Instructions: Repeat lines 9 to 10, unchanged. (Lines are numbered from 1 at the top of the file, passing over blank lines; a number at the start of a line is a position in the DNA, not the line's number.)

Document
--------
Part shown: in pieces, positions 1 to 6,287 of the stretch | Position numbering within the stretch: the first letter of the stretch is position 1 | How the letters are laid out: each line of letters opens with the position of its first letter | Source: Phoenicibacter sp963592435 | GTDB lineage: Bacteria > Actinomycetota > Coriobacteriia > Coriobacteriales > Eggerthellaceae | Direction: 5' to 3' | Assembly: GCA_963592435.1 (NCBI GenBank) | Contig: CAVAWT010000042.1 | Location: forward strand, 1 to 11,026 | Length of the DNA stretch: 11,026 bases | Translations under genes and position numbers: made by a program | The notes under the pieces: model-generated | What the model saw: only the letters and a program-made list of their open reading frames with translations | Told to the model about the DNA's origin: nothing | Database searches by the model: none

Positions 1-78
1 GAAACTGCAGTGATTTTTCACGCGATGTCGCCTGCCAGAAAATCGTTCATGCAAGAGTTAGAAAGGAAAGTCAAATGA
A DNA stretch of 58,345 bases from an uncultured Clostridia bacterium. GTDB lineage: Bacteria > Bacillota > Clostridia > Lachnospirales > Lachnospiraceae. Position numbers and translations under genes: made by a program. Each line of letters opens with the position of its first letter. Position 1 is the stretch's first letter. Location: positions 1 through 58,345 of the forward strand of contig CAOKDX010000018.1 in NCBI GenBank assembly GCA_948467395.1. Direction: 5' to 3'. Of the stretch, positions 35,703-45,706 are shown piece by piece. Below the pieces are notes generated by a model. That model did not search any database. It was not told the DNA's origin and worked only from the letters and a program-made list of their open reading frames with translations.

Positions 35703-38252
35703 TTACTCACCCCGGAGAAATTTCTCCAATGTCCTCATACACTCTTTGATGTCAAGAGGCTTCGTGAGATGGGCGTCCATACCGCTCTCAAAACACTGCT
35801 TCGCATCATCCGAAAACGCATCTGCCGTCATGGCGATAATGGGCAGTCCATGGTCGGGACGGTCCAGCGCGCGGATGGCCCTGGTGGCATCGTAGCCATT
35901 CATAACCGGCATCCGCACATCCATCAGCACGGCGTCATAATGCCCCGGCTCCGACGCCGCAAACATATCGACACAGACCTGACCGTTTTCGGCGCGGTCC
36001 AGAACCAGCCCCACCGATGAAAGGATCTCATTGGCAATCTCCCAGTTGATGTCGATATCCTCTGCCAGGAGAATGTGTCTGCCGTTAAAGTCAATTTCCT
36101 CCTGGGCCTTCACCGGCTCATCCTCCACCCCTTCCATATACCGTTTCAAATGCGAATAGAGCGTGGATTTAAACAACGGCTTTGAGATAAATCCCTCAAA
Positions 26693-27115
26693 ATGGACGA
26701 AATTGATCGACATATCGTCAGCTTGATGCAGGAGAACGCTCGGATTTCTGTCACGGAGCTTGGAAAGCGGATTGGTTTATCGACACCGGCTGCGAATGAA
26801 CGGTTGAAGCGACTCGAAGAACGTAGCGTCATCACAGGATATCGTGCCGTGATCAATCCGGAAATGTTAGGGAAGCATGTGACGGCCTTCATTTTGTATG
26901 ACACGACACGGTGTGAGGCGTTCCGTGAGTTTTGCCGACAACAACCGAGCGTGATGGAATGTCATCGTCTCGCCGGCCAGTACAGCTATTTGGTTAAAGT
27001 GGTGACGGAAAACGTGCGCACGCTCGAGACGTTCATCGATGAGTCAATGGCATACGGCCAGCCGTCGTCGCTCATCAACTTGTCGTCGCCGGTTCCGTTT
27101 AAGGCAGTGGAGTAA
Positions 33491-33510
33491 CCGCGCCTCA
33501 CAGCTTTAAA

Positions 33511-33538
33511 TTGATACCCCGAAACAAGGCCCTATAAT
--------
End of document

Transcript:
36001 AGAACCAGCCCCACCGATGAAAGGATCTCATTGGCAATCTCCCAGTTGATGTCGATATCCTCTGCCAGGAGAATGTGTCTGCCGTTAAAGTCAATTTCCT
36101 CCTGGGCCTTCACCGGCTCATCCTCCACCCCTTCCATATACCGTTTCAAATGCGAATAGAGCGTGGATTTAAACAACGGCTTTGAGATAAATCCCTCAAA